When I was diagnoses I wasn’t given a prognosis, my pdoc just said something like so we know whats going on, now we have to get you back to where you were before it started. And I am back there now.
I am going to tear the world apart, once I get an opportunity.
Now on top of my illness I am somewhat tired from the workout,
so unfortunately I can’t read your post @Anna
I do hope that I will get a real opportunity one day.
I think it’s both nature and nurture in so much that having the tenacity to keep at life even though you’ve been dealt a bad hand. I’m stubborn and independent like my great aunt. That is probably the hereditary part. If you push hard, work on vocabulary, keep reading, and go to school you will have better results. Although, I’d be flat on my a$$ if my medicine didn’t work, so it’s a three pronged attack: nature, nurture, and medicine.
I think that pushing hard doesn’t guarantee success, but it is certainly the modus operandi I would recommend.
Also, we have to be fair and say that it is difficult to push hard even for healthy people, and for people with schizophrenia
it is 10 times more difficult, not everyone can manage it.
I think that my case is mostly genetic.
I would say that having hope is a good thing. It’s the only thing that keeps me going some days.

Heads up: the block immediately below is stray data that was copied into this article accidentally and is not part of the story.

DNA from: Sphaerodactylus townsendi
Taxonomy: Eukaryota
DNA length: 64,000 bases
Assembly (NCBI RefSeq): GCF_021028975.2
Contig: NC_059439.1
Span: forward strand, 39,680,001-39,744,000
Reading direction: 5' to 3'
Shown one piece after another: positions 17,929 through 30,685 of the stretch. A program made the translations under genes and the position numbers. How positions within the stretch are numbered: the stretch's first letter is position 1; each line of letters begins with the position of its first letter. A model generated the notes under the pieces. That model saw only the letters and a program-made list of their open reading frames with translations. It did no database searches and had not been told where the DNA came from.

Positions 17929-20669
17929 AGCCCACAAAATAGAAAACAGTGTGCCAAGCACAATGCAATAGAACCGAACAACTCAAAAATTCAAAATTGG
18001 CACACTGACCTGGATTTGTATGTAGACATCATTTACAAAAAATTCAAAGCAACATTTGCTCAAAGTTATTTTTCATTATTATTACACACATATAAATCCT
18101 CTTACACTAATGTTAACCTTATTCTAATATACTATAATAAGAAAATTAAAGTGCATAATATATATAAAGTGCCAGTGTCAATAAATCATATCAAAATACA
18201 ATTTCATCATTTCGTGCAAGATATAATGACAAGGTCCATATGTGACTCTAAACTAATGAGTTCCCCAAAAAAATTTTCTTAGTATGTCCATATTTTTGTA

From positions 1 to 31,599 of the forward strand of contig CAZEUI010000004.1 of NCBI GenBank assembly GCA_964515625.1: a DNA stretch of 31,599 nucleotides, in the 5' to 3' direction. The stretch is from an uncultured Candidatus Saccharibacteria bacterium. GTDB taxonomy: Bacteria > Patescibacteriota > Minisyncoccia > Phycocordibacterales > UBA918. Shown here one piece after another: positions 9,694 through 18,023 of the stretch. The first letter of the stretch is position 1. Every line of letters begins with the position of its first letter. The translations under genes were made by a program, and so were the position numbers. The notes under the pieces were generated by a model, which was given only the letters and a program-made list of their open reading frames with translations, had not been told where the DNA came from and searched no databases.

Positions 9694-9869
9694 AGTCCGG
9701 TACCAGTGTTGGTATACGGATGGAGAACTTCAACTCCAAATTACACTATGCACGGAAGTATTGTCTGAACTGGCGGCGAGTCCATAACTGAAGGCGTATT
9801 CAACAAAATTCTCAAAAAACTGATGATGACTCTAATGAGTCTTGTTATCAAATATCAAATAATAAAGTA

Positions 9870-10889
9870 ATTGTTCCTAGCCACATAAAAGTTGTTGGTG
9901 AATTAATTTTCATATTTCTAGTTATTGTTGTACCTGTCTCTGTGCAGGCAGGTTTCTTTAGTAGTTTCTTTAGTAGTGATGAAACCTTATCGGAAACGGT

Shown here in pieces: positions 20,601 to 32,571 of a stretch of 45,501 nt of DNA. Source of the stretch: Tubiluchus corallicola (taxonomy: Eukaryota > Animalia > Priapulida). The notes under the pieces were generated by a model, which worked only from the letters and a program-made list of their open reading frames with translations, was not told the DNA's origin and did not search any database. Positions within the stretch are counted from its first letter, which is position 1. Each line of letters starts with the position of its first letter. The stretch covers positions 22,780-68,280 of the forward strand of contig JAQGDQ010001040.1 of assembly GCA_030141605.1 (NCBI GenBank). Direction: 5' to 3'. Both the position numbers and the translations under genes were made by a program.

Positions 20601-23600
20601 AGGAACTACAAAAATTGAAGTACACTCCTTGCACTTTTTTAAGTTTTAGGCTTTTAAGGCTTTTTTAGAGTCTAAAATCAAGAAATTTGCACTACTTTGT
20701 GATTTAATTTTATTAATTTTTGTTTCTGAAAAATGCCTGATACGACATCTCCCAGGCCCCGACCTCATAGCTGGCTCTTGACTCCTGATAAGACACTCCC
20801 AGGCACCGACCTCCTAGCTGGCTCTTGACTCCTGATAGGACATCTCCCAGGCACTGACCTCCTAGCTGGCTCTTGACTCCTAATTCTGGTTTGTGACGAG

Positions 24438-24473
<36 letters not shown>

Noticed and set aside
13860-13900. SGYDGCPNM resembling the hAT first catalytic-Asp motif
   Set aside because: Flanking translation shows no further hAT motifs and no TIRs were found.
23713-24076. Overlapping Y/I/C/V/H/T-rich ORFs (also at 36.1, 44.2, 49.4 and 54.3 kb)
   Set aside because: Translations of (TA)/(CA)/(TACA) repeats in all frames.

But having sz is very much like having a spinal injury. Your senses are in tact enough to recognize that you are disabled yet there’s nothing that you can do about it.
Never say that @MeghillaGorilla1!
It is true that the disease doesn’t let us operate the way we would want,
it makes us disabled yes, but to say we can do nothing is wrong.
Firstly, we must try to do what we can in the difficult circumstances that we are facing,
and secondly, through venues such as schizophrenia forum we can constantly keep ourselves up to date
with emerging treatments. To say we can do nothing is wrong, although indeed
the disease prevents many people and forum users from functioning properly.
But the point is that people with spinal injury CAN do something about it. No, they can’t heal their spinal cord…but through a lot of hard work they can significantly improve their situation. Many of them can live independently again and carry on with their lives.
It was when they believed they couldn’t do anything about their situation that the majority never walked again. Even the ones who were never able to walk again were able to bring very positive change to their lives when they believed they could improve and didn’t give up at it.
I’m sorry @erez but do you have any idea how disabled I am from this illness?
Do you really believe that they will be able to fix this?
It’s like brain death. I’ve been fighting for years to get back to normal and it’s never ever going to happen man. Face it, were ■■■■■■!